Discovering Spanish Granacha - Las Rocas Vinas Viejas

We always say that shared bottles are the best bottles.

Last night, we enjoyed a bottle of 2009 Las Rocas Vinas Viejas Grenacha that was given to us by our friend Alisa. It was delicious. 

Quick trick - whenever we receive a bottle of wine as a gift, we write the name of the person on the bottle with a silver marker. This way, we’ll remember who to toast when we enjoy it.

Back to the bottle.

Grencha is the Spanish name for the Granache grape. This particular wine is from the Catalyud region in Spain, where Grenache accounts for approximately 55 percent of the grapes grown. “Vinas Viejas” means “old vines.” According to the Las Rocas website, the grapes are grown on vines between 50 and 100 years old. 

We’ll be the first to admit that we’re a bit California-centric when it comes to wine. That’s not at all because we think wine from elsewhere is inferior. We just don’t know other wine regions quite as well as we know our Californians.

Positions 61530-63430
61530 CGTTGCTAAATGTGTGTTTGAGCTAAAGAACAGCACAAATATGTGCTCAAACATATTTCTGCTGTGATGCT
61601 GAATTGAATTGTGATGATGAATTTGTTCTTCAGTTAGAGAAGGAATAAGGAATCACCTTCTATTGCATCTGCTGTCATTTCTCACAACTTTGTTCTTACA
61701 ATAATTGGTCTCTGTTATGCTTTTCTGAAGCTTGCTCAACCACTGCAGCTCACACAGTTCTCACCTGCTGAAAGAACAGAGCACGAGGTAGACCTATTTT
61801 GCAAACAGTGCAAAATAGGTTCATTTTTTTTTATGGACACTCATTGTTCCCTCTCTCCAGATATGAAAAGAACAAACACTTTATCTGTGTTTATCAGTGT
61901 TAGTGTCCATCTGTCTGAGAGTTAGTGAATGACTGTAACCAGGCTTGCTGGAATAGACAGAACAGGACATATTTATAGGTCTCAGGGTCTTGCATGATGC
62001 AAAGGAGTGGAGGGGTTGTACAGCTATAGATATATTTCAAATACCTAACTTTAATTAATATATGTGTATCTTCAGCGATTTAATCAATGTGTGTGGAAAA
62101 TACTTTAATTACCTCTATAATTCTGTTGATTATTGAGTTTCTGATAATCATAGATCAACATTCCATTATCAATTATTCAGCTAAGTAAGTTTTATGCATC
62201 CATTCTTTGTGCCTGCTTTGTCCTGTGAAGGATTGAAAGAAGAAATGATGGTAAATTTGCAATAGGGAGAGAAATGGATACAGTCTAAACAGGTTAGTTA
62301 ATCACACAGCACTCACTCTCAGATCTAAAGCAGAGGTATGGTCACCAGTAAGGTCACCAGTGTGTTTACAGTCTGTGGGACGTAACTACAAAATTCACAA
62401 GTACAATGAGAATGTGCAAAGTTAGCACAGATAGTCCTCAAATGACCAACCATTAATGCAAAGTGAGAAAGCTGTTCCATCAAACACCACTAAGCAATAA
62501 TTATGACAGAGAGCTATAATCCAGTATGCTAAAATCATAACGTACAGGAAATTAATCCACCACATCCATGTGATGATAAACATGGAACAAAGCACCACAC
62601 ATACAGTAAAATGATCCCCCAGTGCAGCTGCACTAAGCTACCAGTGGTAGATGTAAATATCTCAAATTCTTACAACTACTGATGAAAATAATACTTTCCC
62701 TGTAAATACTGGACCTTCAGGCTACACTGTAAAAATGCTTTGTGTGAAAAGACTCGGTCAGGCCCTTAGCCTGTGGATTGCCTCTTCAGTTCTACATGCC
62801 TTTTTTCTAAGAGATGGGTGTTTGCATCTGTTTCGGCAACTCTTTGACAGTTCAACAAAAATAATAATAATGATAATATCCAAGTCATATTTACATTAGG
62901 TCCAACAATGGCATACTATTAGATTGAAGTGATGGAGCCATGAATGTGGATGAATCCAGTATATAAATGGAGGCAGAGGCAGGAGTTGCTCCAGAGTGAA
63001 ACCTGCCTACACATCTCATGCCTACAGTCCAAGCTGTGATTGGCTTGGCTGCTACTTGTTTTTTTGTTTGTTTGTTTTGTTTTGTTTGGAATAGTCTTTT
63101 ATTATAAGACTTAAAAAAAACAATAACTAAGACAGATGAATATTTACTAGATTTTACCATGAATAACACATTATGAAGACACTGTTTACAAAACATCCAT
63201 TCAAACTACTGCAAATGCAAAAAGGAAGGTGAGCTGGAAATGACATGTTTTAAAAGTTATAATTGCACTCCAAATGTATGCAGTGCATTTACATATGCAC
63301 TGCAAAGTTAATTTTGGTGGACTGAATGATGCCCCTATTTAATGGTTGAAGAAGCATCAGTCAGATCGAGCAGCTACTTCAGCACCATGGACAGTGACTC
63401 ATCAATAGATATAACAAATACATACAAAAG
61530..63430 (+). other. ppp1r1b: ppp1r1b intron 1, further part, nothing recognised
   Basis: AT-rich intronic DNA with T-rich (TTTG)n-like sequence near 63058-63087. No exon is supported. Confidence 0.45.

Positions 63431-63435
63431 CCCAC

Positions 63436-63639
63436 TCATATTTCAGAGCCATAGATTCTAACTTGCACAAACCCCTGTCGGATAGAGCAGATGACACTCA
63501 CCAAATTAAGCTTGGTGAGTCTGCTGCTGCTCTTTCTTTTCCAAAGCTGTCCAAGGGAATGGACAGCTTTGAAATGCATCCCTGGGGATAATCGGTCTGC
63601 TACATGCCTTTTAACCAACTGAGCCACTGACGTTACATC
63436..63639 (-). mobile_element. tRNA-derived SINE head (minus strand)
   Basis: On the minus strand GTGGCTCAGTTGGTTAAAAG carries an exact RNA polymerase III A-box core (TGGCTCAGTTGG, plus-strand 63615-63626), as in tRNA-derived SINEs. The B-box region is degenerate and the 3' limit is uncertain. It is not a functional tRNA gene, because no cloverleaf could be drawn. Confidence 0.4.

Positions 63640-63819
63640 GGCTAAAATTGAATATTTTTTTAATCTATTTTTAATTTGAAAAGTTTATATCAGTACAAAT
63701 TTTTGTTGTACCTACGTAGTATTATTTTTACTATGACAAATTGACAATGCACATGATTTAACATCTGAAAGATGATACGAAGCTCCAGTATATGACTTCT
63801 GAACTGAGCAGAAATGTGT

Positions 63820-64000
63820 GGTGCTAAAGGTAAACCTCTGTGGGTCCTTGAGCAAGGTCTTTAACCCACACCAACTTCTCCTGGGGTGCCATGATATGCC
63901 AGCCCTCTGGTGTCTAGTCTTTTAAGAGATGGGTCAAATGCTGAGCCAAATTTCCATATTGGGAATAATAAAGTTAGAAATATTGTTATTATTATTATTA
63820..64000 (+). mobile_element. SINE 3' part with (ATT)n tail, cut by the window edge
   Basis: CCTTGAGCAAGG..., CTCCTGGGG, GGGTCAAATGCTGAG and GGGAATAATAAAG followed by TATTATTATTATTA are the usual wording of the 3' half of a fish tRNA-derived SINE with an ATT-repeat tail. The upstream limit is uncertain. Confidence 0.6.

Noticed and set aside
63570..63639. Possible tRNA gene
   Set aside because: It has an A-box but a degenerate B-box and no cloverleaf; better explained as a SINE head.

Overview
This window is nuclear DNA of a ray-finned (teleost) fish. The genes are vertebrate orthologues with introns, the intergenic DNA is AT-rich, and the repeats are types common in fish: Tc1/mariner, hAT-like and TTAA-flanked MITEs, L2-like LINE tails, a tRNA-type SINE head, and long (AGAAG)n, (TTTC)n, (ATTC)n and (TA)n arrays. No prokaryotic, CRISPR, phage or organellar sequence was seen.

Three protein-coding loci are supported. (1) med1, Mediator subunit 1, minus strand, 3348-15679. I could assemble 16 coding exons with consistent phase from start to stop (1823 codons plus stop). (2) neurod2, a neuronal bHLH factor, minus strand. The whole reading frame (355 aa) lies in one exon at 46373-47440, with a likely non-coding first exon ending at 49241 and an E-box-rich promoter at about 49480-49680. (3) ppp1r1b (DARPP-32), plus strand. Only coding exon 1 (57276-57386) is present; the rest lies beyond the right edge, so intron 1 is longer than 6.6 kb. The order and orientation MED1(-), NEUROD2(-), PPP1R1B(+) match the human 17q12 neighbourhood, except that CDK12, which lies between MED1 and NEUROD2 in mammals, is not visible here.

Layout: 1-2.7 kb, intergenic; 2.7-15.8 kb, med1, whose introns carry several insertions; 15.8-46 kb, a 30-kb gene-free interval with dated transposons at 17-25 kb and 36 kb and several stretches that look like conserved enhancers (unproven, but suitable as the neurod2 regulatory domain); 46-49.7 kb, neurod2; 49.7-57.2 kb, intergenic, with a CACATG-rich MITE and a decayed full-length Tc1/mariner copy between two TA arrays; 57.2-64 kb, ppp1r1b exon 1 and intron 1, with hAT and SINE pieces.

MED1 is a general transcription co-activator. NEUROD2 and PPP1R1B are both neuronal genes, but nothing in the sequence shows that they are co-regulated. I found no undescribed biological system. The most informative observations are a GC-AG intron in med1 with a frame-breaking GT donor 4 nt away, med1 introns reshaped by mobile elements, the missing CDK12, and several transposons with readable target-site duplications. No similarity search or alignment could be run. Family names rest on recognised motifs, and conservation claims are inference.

Thanks to Alisa, we’ve gotten to know a good Spanish wine a bit better.

This was definitely a darker Grenache. It has black cherry and plum on the nose with dark fruit continuing onto the palate along with a little earth. The finish was slightly acidic with a touch of heat, which went well with our meal of rotisserie chicken and roasted root vegetables.

Note: The "regular" Las Rocas Granacha (i.e. younger vines) received a nice recommendation on the Reverse Wine Snob blog. It sounds like either one is worth a try if you can get your hands on a bottle.

Posted on April 1, 2014 and filed under Wine Discoveries.